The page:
Evelyn Lariviere's Story

Evelyn Lariviere's Story

Storyboard Text

  • I never said you could come out, get back in there!
  • You name in english is Evelyn, you better not forget it or else ! You are no longer allowed to speak your language and be called by your real name.
  • Evelyn - Evelyn-Evelyn-- Evelyn Evelyn - Evelyn
  • Evelyn recalled a memory where she had to share a tiny bed with her little sister. They both were giggling, and she remembers the nun pushing her into the bathroom as punishment for giggling. Eventually, Evelyn tries to come out the washroom and the nun pushed her back in telling her that she never said to come out yet. It still haunts her today.
  • English:
  • Evelyn (age 65 remembering a memory from the past): Evelyn could not remember a lot of the abusive things that happened to her at residential school. Yet, somehow she remembers all the way back to when she was four years old when her mom had her little baby brother. Evelyn's mother delivered all of her kids from home, and her grandmother was the midwife. Many First Nations tried to block out all of the nightmare memories, to the point where many of them would forget some of the horrific details.
  • Smile!
  • Evelyn had to say her name over and over and over again so she wouldn't forget what her "white" name was.
  • Why can't you tell me about my dad's experience in residential school?
  • But my dad never hugged us kids or told us he loves us.
  • It is too painful right now, one day I will tell you.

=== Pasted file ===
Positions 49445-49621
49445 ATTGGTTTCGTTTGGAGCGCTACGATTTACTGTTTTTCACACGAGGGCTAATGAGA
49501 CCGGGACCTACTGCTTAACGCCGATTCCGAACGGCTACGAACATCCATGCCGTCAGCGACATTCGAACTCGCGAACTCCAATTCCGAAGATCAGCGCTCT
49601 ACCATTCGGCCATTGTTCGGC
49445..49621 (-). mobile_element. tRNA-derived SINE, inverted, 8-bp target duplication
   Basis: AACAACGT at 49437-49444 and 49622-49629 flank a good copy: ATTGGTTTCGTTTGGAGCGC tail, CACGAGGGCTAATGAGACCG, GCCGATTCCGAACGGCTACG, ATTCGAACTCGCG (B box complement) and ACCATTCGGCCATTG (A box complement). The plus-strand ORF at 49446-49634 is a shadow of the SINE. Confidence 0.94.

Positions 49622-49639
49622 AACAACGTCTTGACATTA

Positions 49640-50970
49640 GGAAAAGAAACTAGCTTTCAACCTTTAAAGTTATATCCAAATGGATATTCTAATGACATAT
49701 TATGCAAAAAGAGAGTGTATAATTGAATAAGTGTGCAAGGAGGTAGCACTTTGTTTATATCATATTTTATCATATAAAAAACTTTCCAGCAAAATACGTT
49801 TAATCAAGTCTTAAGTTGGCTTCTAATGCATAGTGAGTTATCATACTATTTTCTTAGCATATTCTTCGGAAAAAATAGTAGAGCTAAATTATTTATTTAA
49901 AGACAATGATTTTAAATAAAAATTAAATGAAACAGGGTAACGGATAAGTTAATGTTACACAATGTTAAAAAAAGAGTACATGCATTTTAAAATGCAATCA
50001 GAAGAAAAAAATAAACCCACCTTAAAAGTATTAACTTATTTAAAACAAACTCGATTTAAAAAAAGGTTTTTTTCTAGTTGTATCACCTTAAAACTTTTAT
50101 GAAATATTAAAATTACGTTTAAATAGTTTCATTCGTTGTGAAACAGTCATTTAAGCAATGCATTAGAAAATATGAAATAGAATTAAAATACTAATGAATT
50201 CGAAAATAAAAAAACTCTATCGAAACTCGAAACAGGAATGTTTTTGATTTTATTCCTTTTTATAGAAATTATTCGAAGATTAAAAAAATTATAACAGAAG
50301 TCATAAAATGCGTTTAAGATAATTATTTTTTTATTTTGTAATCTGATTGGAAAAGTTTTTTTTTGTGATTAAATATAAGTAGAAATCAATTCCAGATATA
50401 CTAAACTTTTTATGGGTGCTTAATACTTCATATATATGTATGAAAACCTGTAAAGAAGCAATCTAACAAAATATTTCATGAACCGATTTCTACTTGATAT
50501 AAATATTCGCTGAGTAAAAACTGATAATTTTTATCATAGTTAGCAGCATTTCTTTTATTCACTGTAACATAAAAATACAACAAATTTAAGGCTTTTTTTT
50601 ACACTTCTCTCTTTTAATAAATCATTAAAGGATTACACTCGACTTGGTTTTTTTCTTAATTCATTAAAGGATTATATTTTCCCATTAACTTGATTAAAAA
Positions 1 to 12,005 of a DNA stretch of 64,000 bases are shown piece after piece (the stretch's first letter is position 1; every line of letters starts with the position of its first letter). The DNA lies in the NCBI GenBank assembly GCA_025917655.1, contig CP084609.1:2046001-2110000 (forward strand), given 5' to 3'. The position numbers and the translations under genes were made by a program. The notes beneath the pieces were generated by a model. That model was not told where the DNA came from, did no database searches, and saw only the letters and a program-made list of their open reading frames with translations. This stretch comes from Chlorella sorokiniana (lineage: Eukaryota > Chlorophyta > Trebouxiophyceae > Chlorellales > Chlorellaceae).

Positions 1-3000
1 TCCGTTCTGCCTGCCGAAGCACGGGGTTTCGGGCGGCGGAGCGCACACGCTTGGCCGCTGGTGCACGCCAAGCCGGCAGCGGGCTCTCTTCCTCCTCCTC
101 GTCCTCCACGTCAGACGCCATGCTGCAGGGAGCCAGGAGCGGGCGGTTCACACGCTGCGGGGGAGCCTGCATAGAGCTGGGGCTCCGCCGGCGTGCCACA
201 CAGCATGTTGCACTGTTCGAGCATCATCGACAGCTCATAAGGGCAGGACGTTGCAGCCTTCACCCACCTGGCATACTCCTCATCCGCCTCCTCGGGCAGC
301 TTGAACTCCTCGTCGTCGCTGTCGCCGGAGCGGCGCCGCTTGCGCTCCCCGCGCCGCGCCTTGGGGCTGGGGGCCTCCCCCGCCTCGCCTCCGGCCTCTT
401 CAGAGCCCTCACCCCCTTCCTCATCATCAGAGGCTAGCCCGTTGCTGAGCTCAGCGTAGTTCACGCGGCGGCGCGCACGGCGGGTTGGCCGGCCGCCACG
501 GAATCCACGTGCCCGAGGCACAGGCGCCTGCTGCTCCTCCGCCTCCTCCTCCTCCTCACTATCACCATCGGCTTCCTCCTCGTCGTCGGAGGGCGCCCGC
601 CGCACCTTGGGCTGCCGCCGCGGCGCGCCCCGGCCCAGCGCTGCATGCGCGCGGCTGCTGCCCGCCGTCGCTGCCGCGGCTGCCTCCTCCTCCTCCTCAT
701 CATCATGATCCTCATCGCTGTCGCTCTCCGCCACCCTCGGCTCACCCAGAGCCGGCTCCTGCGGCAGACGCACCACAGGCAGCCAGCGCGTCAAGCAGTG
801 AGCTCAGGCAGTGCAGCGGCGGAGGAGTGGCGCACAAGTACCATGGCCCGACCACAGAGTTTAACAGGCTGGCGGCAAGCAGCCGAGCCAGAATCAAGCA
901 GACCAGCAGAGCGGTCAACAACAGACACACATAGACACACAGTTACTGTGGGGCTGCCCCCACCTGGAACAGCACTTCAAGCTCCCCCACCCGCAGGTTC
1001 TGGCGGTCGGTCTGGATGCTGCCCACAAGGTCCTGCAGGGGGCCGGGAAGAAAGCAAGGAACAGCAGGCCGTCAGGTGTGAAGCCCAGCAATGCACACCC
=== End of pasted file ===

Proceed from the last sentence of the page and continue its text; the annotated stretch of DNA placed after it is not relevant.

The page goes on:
• All I can tell you is that it did make him bitter, but your dad loved you.
  • Evelyn felt guilty, her experience from residential schools was not all bad, as they did teach her how to read and write. She felt guilty because not everyone teaching in the residential school was abusive, there were some kind nuns.
  • Evelyn recalls her sister telling her that there was a nice priest that would come to visit her mom all the time and take photos of the family. She felt hatred towards Residential Schools for all of the terrible things that they did, at the same time she guilt because there were some good things that came out of it. She also felt guilty because not all of the nuns and priests were bad, there were some kind ones.
  • Evelyn promised her youngest brother that sadly passed away at age 49 that she would tell his kids what his experience of Residential School was like. She still to do this day can't bring herself to tell her nieces and nephews what Residential School was like for their dad because it is too painful of a memory. In order for Evelyn and thousands of other First Nation people to move on in their life from all of the physical, mental and emotional trauma that Residential Schools caused (getting physically beaten, culture and language taken away, not being allowed to see family etc). we need to have reconciliation.
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